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Authors: Minelli, Liliana* 
Speranza, Fabio* 
Nicolosi, Iacopo* 
D'Ajello Caracciolo, Francesca* 
Carluccio, Roberto* 
Chiappini, Stefano* 
Messina, Alfio* 
Chiappini, Massimo* 
Title: Aeromagnetic Investigation of the Central Apennine Seismogenic Zone (Italy): From Basins to Faults
Issue Date: 2018
Series/Report no.: 5/37 (2018)
DOI: 10.1002/2017TC004953
Keywords: Magnetic anomalies
Central Apennine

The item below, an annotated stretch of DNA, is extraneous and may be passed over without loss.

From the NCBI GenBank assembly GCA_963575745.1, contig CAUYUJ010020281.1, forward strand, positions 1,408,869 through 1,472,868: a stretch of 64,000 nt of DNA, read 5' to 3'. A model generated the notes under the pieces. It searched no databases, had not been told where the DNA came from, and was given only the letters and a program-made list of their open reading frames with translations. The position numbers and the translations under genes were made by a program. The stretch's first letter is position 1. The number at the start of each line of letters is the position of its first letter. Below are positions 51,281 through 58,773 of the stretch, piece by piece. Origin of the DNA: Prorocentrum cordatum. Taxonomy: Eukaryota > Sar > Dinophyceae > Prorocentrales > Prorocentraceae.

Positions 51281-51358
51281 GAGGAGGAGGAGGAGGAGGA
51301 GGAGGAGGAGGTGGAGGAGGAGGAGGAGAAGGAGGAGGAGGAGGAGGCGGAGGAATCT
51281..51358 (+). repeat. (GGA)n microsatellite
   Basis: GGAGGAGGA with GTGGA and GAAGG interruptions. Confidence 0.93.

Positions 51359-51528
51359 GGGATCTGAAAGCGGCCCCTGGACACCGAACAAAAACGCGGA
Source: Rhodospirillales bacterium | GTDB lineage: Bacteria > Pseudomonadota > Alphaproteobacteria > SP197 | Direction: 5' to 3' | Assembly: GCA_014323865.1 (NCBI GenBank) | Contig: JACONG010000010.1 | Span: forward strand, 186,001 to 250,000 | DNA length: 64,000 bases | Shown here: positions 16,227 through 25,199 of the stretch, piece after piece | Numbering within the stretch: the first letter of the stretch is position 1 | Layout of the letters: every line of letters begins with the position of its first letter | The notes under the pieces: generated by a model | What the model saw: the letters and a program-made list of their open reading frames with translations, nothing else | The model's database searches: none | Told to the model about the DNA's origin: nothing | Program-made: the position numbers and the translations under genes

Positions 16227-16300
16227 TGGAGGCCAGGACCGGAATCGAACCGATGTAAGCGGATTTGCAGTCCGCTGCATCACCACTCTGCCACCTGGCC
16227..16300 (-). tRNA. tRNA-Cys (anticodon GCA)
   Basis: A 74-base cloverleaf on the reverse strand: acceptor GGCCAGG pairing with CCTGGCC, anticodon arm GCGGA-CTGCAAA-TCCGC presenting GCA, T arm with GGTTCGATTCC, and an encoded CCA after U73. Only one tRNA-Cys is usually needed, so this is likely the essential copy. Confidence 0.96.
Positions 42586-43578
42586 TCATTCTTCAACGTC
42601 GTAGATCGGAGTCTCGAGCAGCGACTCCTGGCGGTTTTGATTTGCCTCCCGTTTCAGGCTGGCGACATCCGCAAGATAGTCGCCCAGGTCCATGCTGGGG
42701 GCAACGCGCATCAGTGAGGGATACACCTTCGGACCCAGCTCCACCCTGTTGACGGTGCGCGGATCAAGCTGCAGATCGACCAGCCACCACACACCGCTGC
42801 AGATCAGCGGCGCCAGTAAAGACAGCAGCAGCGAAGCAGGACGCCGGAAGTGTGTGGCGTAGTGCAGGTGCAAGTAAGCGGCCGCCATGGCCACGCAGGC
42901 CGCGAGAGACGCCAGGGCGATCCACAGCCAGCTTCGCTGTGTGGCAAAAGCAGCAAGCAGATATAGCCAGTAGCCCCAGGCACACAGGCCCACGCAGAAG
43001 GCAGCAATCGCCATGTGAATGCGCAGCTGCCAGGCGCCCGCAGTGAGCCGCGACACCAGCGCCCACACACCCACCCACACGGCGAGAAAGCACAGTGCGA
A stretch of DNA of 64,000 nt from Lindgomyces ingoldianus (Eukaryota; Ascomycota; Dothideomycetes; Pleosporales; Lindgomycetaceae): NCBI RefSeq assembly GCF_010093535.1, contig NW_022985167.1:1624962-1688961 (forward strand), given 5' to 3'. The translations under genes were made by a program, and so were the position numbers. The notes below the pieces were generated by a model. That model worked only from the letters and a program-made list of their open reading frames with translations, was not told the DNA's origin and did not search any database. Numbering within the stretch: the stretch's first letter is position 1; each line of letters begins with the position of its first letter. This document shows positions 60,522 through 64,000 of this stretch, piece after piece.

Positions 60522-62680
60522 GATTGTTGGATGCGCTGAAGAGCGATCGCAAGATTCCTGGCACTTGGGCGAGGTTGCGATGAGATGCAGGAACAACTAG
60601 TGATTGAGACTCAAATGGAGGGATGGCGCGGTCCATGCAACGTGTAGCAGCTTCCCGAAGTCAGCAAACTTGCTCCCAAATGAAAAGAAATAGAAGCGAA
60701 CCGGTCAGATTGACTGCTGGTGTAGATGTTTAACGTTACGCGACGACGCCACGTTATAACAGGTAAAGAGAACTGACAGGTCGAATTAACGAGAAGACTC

Abstract: We report on a high-resolution, low-altitude aeromagnetic investigation of the central Apennine extensional seismogenic zone, hit by destructive historical earthquakes including the 2009 L’Aquila seismic sequence. Central Apennines are predominantly made by thick (>4 and possibly up to 12 km) packages of shelf and deep marine limestones and dolomites of Mesozoic age, unconformably covered by upper Pliocene-Holocene continental sediments lying on (often active) normal fault hanging walls. Seismogenic faults cut the carbonates down to 10- to 12-km depth, where the brittle-ductile transition occurs. Aeromagnetic data were collected during June 2014 with a cesium magnetometer, along 200-m-spaced flight lines. Apart from a regional 80-nT anomaly that we modeled at 30- to 40-km depths in the lower crust of the Adria plate, weak magnetic residuals are observed. As expected, normal faults cutting the diamagnetic carbonates lack any magnetic fingerprint. However, shallow continental basins yield clear anomalies of 2- to 8-nT intensity, as they contain both residual soils and tephra erupted after 0.7 Ma by volcanoes from the Tyrrhenian margin of Italy. Basin margins imaged by aeromagnetism mirror the geometry of their causative normal faults. Thus, aeromagnetic residuals document many of the central Apennine normal faults that were active during the last ~3 Ma. Most prominent anomalies reflect basins formed after 0.7 Ma, as their magnetization is significantly higher than that of older continental basins. We conclude that rectilinear boundaries of most prominent anomalies reflect faults formed after 0.7 Ma, thus probably seismogenic.
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